# Linux C Programming Tutorial Part 15 - 2's Complement and Negative numbers

Up until now, in this ongoing C programming tutorial series, we have discussed quite a few concepts, but missed a basic one. It's about negative numbers. Yeah, though we briefly mentioned signed vs unsigned variables in one of our initial tutorials, we didn't actually discuss how negative numbers are stored in memory.

Well, that's exactly what will be discussed in this tutorial. So without further ado, let's start with the discussion.

## 2's complement

Before we begin with the explanation on negative numbers representation in memory, it's important we know the concept of 1's and 2's complement, both of which are binary level operations.

Let's take a very simple example. Suppose you have a 4 byte integer 'a' with decimal value 15. Then here's how it is represented in binary form memory:

`00000000 00000000 00000000 00001111`

Now, to calculate the one's complement, just invert all the bits. So following is the 1's complement representation of 15:

`11111111 11111111 11111111 11110000`

Now, if you add 1 to the above binary representation, you get the 2's complement.

`11111111 11111111 11111111 11110001`

So the above representation is the two's complement of 15.

## Negative numbers

Now, some of you must be thinking why we discussed 1's and 2's complement? Well, the answer lies in the fact that the binary representation of a negative number is calculated through 2's complement.

Hard to believe? Here's the proof:

The 2's complement we calculated in the previous section can be represented in hexadecimal form as 0xFFFFFFF1. Now, let's see what this value is in decimal form through a C program

Here's the code:

`#include <stdio.h>int main(){ int a = 0xFFFFFFF1; printf("a = %d", a); return 0;}`

And the following is the output:

`a = -15`

Believe it now? We started with a number '15', calculated its 2's complement, and when we converted the two's complement value again into decimal, we found it's -15.

Moving on, now let's slightly tweak the code to make sure the printf call reads the value of variable 'a' as as an unsigned integer.

`#include <stdio.h>int main(){ int a = 0xFFFFFFF1; printf("a = %u", a); return 0;}`

Here's the output now:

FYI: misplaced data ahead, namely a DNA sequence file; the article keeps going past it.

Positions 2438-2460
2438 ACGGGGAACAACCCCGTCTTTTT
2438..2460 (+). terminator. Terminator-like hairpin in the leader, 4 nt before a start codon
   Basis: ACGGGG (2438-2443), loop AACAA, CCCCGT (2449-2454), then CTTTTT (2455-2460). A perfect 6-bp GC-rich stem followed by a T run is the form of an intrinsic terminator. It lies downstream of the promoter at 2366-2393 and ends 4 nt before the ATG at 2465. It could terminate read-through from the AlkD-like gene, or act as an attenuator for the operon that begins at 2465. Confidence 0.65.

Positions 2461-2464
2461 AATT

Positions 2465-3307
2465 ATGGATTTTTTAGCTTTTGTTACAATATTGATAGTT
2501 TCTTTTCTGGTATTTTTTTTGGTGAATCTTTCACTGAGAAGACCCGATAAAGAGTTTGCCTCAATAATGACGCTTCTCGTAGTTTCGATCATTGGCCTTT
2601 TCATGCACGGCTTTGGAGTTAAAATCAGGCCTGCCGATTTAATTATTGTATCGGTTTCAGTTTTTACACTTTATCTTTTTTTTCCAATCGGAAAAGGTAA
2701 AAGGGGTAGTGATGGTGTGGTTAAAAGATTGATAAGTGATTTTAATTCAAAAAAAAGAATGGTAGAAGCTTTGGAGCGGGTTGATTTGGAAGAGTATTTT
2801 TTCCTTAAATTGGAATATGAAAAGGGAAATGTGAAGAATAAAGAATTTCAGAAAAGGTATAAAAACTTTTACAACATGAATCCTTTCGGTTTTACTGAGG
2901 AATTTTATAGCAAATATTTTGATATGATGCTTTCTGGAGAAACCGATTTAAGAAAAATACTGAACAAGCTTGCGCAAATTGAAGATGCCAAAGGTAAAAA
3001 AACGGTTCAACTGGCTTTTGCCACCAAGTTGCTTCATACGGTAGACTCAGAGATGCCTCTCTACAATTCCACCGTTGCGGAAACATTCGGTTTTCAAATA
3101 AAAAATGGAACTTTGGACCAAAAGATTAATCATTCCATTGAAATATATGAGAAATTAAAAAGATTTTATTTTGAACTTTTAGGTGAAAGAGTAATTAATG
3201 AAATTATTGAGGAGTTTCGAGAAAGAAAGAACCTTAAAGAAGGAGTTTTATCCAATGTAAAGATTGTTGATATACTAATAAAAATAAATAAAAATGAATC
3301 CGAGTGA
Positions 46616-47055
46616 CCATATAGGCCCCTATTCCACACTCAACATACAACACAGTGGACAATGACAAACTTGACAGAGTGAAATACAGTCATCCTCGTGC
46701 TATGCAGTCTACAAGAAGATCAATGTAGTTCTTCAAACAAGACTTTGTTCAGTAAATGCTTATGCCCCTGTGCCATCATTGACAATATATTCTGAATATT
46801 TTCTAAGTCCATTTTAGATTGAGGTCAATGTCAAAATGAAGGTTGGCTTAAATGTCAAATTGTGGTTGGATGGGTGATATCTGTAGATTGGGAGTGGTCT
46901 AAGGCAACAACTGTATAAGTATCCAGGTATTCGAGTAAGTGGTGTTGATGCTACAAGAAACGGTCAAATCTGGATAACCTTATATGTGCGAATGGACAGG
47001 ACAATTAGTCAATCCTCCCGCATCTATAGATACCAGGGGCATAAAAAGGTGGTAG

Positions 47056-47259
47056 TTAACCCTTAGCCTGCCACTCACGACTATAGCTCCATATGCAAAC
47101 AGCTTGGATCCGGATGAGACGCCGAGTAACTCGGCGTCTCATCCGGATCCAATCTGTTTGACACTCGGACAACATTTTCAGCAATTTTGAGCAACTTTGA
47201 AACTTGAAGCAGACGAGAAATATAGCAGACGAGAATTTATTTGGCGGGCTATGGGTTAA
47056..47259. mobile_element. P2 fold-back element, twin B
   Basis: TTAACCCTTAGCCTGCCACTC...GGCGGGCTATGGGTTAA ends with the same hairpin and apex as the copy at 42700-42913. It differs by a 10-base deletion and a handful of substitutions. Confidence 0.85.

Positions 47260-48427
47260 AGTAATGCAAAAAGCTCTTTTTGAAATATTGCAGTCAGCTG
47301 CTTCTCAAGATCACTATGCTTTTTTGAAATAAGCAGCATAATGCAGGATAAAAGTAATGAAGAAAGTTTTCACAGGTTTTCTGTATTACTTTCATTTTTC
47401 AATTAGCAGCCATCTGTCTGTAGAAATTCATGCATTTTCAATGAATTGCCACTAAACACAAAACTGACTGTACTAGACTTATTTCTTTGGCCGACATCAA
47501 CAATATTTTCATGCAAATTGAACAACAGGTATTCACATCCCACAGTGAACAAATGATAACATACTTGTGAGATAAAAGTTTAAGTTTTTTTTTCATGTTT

`a = 4294967281`

Oops, the output changed, and now it's a huge positive value. But why this happened? Isn't 0xFFFFFFF1 the 2's complement of 15 as we saw earlier?

Yes, 0xFFFFFFF1 is two's complement of 15, but if you don't look it from that perspective, it is also a normal value (4294967281). The difference lies in how it is read. If it is read as a signed integer (through %d in printf), you'll see the output as -15, but if it is read as an unsigned integer (through %u in printf), you'll see the output as 4294967281.

As a rule of thumb with signed variables (which deal with both negative and positive values), keep in mind that binary representation of negative numbers always has '1' as the leftmost bit, while in case of positive numbers the bit in question is always 0.

Finally, note that you can also reverse a two's complement representation to get its positive counterpart. As an example, let's again take the 0xFFFFFFF1 value, which is hex representation of -15. It is represented in binary form as:

`11111111 11111111 11111111 11110001`

Now, to get its positive counterpart, just perform a 2's complement again. Which means, first do a 1's complement:

`00000000 00000000 00000000 00001110`

`00000000 00000000 00000000 00001111`

Now, if you convert this, you'll get value 15 in decimal form.

## Conclusion

I hope this tutorial helped you understand the concept of negative numbers in context of how they are represented in memory. I suggest you try out the examples we used in this tutorial, and in case you encounter any problem, or you have any doubt or query, drop us a comment below. view as pdf | print